| Someone is wrong on|
Beall's List of Predatory Open Access Publishers, shortened to Beall's List, was an annual publication listing publishers who are 'potential, possible, or probable' agents of predatory open-access publishing, an exploitative business model that involves charging publication fees to authors without providing the editorial and publishing services associated with legitimate journals (open access or not). Written by Jeffrey Beall from the University of Colorado in Denver, the list sets criteria for categorizing predatory publications and lists publishers and independent journals that meet those criteria. Newer scholars from developing countries are said to be especially at risk of becoming the victim of these practices.
On January 15, 2017, the list was brought down due to harassment from some predatory publishers who were listed and pressure from his employer, the University of Colorado Denver. Fortunately, the internet has it archived. Go nuts!
Problems with Beall
Beall published an article arguing against the whole of open access publishing and not just predatory open access, claiming it to be an "anti-corporatist" [sic], "collectivist", "cooperative" movement which wishes to "replace a free market with an artificial and highly regulated one". He says as if this is a bad thing. He also plays up the connections to George Soros, describing him as "known for his extreme left-wing views and the financing of their enactment as laws". Oh, and he published this nonsense in an open access journal!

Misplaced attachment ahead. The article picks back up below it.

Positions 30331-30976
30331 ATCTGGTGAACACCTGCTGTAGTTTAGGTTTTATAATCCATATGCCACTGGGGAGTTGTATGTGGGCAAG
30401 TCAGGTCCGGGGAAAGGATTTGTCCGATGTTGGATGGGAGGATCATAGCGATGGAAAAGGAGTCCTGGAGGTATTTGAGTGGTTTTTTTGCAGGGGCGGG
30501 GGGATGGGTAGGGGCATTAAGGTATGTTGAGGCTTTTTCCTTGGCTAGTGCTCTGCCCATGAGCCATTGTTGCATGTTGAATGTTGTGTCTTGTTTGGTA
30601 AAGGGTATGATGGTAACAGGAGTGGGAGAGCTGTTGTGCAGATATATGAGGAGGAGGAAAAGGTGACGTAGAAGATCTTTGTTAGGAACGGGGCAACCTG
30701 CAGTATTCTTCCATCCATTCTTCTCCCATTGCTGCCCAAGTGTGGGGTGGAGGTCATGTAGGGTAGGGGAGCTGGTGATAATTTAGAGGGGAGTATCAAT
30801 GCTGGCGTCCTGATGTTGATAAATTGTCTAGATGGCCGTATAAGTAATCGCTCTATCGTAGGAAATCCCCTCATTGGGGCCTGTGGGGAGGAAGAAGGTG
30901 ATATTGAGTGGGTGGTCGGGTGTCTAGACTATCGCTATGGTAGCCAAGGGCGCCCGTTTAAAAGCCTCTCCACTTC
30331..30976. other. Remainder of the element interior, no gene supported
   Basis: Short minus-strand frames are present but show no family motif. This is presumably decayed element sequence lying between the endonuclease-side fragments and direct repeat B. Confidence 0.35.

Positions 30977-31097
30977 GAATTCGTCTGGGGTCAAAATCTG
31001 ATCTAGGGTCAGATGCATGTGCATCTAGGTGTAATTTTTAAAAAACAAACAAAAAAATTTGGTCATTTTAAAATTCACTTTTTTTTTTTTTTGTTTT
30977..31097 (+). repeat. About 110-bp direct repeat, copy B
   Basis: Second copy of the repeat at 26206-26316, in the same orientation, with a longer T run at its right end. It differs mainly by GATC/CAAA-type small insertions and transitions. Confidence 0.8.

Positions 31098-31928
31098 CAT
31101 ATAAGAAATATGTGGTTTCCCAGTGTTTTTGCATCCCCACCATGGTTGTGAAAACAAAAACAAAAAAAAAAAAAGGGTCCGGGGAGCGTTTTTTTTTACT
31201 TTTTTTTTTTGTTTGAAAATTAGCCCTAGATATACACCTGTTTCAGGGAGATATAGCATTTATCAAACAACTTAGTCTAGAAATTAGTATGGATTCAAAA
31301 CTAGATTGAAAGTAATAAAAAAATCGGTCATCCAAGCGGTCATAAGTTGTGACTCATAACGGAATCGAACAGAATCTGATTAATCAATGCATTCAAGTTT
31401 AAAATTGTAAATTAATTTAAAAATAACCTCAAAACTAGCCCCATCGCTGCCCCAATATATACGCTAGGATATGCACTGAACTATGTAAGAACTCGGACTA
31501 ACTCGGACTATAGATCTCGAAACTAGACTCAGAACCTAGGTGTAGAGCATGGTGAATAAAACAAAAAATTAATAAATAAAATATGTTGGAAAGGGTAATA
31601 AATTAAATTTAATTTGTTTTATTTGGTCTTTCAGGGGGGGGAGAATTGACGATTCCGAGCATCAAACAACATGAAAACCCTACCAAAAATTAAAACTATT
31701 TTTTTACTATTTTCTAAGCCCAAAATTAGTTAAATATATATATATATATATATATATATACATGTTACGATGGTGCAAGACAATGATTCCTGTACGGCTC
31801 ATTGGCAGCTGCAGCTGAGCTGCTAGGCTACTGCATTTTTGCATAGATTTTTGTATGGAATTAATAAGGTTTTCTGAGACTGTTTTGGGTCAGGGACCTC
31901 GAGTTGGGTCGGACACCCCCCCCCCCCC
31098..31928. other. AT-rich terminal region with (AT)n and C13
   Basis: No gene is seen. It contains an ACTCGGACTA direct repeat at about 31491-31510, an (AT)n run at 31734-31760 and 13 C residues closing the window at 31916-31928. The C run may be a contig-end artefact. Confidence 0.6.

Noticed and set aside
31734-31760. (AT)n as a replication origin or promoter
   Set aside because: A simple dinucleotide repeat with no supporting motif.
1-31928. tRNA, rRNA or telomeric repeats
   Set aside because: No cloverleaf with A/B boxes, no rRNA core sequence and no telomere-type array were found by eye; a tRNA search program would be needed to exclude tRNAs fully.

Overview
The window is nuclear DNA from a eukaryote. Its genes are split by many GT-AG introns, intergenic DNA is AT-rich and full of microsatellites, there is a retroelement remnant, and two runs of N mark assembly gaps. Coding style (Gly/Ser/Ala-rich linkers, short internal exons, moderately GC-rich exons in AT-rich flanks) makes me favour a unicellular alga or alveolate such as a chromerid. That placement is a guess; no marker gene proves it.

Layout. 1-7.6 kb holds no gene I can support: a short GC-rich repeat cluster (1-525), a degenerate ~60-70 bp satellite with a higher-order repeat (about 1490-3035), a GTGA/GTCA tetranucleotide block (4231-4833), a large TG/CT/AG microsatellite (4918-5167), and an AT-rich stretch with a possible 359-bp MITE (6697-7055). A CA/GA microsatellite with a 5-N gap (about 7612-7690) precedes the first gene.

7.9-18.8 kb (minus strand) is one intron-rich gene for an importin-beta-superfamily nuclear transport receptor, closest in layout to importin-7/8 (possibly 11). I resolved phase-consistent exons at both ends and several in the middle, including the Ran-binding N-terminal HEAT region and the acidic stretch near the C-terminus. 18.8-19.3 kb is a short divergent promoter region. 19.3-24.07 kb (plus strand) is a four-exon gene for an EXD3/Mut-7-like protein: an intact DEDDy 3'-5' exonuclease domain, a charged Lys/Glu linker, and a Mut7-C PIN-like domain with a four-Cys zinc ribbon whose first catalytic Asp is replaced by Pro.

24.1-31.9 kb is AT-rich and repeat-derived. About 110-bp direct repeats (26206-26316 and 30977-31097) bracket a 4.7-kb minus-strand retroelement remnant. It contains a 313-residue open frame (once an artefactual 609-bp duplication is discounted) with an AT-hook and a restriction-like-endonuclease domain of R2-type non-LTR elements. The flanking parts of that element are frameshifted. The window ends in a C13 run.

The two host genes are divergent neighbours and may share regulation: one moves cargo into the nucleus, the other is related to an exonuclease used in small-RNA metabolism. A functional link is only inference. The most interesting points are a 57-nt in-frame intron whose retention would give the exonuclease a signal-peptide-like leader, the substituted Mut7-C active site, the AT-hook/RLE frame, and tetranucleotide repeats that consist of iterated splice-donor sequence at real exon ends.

There is also that time Beall described SciELO and Redalyc, two Latin American scholarly digital libraries, as "favelas", the Brazilian-Portuguese derogatory term for slums. Yeah, not racist/classist at all!
- See the Wikipedia article on Predatory open access publishing.
- Beall's List as of 2014
- An archived copy of Beall's List from 2017
- On Predatory Publishers: a Q&A With Jeffrey Beall by Carl Elliott (June 5, 2012) The Chronicle of Higher Education.
- Kearney, Margaret H. (2015). "Predatory Publishing: What Authors Need to Know". Research in Nursing & Health 38: 1–3.
- Xia, Jingfeng; Harmon, Jennifer L.; Connolly, Kevin G.; Donnelly, Ryan M.; Anderson, Mary R.; Howard, Heather A. (2014). "Who publishes in "predatory" journals?". Journal of the Association for Information Science and Technology 66 (7): 1406–1417.
- "We Now Know Why Jeffrey Beall Removed List of (Allegedly) Predatory Publishers", Debunking Denialism.
- Beall’s List: Potential, possible, or probable predatory scholarly open-access publishers (archive.org page of Beall's List from January 11, 2017)
- Beall’s List: Potential, possible, or probable predatory scholarly open-access publishers (archive.is page of Beall's List from January 16, 2017)
- "The Open-Access Movement is Not Really about Open Access", tripleC.
- "Is SciELO a Publication Favela?", Scholarly Open Access.